We have determined five independent crystal structures of constructs of LgrA, bound with a series of ligands and intermediate analogs, to resolutions between 2.2 and 6 Å. The crystallized constructs include the complete initiation module and from one to all three canonical domains from the elongation module. Some structures are in markedly different conformations, inferring large movements, and each structure seems to be in a catalytically relevant state. Small-angle x-ray scattering indicates that LgrA is also very flexible in solution, confirming that markedly different conformations are a bona fide feature of NRPS biology. The structures reveal previously unobserved states, including a full condensation conformation, where the thiolation (T) domains from both the initiation and elongation modules are simultaneously bound at the condensation (C) domain. Similar conformations in high-resolution structures allow analyses of the productive T:C domain-domain interface, which mediates the only known functional link between modules. Direct coupling analysis applied to large collections of NRPS sequences provides strong support for the biological relevance and evolutionary conservation of observed interdomain interfaces. Furthermore, both the structures and coupling scores for mutational effects were used to guide bioengineering, and we were able to double the activity of a module-swapped chimeric NRPS by introducing two point mutations at the unnatural T:C domain-domain interface.

CONCLUSION

The structures and small-angle x-ray scattering show NRPSs undergo very large conformational changes and challenge the general assumption that NRPSs have regular higher-order architecture. They demonstrate that there is no strict coupling between the catalytic state of a particular module and the overall conformation of the multimodular NRPS and suggest that the T:C interaction for condensation is the only point where adjacent modules must coordinate. This feature can be exploited in module-swapping bioengineering to produce new useful nonribosomal peptides.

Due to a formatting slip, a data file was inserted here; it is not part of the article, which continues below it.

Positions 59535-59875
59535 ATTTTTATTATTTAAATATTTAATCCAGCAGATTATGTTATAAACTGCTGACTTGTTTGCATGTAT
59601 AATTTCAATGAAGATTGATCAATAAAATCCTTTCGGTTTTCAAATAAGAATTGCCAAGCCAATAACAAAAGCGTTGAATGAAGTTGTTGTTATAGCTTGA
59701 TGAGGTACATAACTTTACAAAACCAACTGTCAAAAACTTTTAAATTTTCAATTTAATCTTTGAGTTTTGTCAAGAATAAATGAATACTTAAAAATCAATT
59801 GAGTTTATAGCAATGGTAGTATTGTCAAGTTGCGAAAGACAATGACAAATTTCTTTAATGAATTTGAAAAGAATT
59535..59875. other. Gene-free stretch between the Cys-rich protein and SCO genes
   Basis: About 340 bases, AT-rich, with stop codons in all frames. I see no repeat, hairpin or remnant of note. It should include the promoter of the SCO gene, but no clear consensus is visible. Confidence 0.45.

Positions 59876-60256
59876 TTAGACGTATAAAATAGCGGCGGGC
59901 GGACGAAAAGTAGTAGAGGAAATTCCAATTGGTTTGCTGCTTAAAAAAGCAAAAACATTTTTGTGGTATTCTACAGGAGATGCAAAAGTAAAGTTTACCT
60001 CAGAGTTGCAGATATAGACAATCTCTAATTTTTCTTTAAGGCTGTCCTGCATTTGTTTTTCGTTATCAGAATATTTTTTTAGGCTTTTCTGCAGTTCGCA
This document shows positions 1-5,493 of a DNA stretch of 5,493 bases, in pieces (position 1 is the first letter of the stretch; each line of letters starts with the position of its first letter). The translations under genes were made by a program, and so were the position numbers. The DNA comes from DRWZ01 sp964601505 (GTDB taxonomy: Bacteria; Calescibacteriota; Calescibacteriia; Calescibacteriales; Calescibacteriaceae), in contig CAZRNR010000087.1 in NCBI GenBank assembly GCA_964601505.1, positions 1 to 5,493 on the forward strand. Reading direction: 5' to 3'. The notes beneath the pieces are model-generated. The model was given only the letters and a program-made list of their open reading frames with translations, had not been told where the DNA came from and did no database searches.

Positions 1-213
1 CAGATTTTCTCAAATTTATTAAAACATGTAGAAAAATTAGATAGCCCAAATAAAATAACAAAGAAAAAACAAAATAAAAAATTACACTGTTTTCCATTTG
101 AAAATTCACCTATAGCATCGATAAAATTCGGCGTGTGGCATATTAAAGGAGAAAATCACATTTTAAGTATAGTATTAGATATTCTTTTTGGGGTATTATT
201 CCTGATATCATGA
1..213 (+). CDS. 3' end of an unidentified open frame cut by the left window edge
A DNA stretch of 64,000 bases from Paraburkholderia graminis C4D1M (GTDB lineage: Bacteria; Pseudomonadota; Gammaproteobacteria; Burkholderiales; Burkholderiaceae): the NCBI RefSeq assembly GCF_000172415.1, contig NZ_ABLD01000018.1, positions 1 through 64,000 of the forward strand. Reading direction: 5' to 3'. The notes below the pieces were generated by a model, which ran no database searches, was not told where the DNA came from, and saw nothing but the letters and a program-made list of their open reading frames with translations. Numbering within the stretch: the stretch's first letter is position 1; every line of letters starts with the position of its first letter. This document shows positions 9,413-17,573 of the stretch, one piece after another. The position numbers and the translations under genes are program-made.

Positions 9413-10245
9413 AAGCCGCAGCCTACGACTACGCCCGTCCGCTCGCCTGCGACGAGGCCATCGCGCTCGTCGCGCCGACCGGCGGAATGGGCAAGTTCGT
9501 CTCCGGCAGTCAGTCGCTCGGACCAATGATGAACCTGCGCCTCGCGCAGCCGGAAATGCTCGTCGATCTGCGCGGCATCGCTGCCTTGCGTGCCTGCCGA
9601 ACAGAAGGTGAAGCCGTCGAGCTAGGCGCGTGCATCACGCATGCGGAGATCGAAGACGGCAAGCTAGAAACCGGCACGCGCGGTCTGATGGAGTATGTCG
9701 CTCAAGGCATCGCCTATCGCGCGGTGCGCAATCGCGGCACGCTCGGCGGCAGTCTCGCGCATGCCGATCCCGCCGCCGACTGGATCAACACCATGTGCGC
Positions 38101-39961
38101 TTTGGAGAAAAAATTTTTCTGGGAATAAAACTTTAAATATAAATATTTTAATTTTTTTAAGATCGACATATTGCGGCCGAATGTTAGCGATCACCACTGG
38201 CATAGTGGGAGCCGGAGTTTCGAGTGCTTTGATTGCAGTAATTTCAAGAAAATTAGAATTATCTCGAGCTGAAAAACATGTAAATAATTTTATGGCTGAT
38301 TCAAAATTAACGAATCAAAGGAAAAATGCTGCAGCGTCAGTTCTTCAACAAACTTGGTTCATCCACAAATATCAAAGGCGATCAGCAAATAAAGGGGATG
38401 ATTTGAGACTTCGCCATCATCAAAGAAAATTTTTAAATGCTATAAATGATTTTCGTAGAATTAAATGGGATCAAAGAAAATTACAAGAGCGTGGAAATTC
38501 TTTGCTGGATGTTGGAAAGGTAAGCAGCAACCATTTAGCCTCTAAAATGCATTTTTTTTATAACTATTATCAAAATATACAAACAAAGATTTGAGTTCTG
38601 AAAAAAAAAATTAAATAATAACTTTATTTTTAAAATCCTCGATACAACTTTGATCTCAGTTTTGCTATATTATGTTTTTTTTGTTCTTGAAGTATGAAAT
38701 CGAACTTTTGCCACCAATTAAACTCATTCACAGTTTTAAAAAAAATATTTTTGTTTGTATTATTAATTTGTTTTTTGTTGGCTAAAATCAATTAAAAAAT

Structures of a dimodular NRPS protein reveal the central condensation state and infer very large conformational changes.

A series of crystal structures of the dimodular nonribosomal peptide synthetase protein LgrA includes a structure of the condensation state (left). Condensation is the central event in synthesis, elongating the peptide intermediate and passing it to the downstream module. Additional structures in condensation and thiolation states show large conformational differences (indicated by arrows), which are supported by solution small-angle x-ray scattering data. These structures show decoupling of the catalytic state and overall conformation and imply that coordination of adjacent modules’ catalytic states is only required at condensation. The structures and coevolution analyses enable improvement of activity of a module-swapped chimeric enzyme (bottom left).

Abstract

Nonribosomal peptide synthetases (NRPSs) are biosynthetic enzymes that synthesize natural product therapeutics using a modular synthetic logic, whereby each module adds one aminoacyl substrate to the nascent peptide. We have determined five x-ray crystal structures of large constructs of the NRPS linear gramicidin synthetase, including a structure of a full core dimodule in conformations organized for the condensation reaction and intermodular peptidyl substrate delivery. The structures reveal differences in the relative positions of adjacent modules, which are not strictly coupled to the catalytic cycle and are consistent with small-angle x-ray scattering data. The structures and covariation analysis of homologs allowed us to create mutants that improve the yield of a peptide from a module-swapped dimodular NRPS.